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Ultrasound therapy shows promise as a treatment for Alzheimer's disease

Ultrasound therapy shows promise as a treatment for Alzheimer's disease
Graphical representation of the findings of this study: Improved memory, enhanced functional connectivity and an altered proteome were found in APP23 mice in the absence of Aβ reduction after repeated treatments with scanning ultrasound without microbubbles (SUSonly) at 1 MHz (HighF) and, to a lesser extent, at 286 kHz (LowF). Credit: Molecular Psychiatry (2024). DOI: 10.1038/s41380-024-02509-5

University of Queensland researchers have found targeting amyloid plaque in the brain is not essential for ultrasound to deliver cognitive improvement in neurodegenerative disorders.

Dr. Gerhard Leinenga and Professor Jürgen Götz from UQ's Queensland Brain Institute (QBI) said the finding challenges the conventional notion in Alzheimer's disease research that targeting and clearing amyloid plaque is essential to improve cognition.

"Amyloid plaques are clumps of protein that can build up in the brain and block communication between , leading to and other symptoms of Alzheimer's disease," Dr. Leinenga said.

"Previous studies have focused on opening the with microbubbles, which activate the cell type in the brain called microglia which clears the .

"But we used scanning ultrasound alone on mouse models and observed significant memory enhancement."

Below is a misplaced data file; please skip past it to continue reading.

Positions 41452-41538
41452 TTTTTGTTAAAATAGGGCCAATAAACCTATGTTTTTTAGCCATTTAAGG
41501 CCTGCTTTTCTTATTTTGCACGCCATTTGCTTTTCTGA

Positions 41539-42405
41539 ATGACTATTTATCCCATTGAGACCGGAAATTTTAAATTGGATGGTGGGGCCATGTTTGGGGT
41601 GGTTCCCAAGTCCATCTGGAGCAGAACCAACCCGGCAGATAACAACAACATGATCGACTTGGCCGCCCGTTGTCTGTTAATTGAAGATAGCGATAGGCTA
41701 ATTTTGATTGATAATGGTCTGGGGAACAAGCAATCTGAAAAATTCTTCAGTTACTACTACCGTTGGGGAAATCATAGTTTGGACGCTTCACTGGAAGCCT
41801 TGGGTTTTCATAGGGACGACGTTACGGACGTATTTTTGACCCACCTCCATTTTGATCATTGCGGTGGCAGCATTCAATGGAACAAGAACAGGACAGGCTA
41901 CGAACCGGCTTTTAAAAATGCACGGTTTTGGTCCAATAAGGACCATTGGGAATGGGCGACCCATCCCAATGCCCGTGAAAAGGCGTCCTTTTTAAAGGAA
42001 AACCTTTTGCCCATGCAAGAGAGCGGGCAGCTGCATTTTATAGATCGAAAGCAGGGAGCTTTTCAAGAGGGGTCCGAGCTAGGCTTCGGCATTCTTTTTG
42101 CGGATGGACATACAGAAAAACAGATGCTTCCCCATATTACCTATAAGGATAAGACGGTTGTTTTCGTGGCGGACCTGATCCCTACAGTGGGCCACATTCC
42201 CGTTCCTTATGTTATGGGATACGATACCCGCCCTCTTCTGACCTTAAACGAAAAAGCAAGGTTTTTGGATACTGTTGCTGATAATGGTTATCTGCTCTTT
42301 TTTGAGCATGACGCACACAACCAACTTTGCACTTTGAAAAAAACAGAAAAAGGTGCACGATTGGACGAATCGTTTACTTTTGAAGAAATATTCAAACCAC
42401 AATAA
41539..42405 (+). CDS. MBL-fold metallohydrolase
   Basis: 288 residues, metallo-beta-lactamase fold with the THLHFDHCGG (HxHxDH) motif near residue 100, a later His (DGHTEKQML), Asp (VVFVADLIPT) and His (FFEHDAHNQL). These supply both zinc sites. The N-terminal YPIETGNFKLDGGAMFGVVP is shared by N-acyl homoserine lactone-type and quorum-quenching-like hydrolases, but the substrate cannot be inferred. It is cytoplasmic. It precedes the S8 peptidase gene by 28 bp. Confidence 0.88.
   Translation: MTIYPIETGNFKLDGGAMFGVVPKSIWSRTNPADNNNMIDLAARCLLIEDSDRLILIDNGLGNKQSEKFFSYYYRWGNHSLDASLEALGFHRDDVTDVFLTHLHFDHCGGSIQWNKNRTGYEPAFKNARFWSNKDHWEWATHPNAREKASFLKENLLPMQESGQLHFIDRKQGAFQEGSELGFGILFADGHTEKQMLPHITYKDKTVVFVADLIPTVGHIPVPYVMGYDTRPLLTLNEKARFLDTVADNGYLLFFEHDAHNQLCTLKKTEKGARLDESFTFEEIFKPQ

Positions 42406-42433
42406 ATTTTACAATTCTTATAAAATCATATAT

Dr. Leinenga said the finding shows that ultrasound without microbubbles can induce long-lasting cognitive changes in the brain, correlating with memory improvement. The research paper has been published in Molecular Psychiatry.

"Ultrasound on its own has direct effects on the neurons, with increased plasticity and improved brain networks," he said.

"We think the ultrasound is increasing the plasticity or the resilience of the brain to the plaques, even though it's not specifically clearing them."

Professor Götz said the study also revealed the effectiveness of ultrasound therapy varied depending on the frequency used.

"We tested two types of ultrasound waves, emitted at two different frequencies," he said. "We found the higher frequency showed superior results, compared to frequencies currently being explored in for Alzheimer's disease patients."

The researchers hope to incorporate the findings into Professor Götz's pioneering safety trial using non-invasive ultrasound to treat Alzheimer's disease.

"By understanding the mechanisms underlying therapy, we can tailor treatment strategies to maximize cognitive improvement in patients," Dr. Leinenga said.

"This approach represents a significant step toward personalized, effective therapies for neurodegenerative disorders."

More information: Gerhard Leinenga et al, Scanning ultrasound-mediated memory and functional improvements do not require amyloid-β reduction, Molecular Psychiatry (2024). DOI: 10.1038/s41380-024-02509-5

Journal information: Molecular Psychiatry
Citation: Ultrasound therapy shows promise as a treatment for Alzheimer's disease (2024, April 2) retrieved 15 April 2024 from
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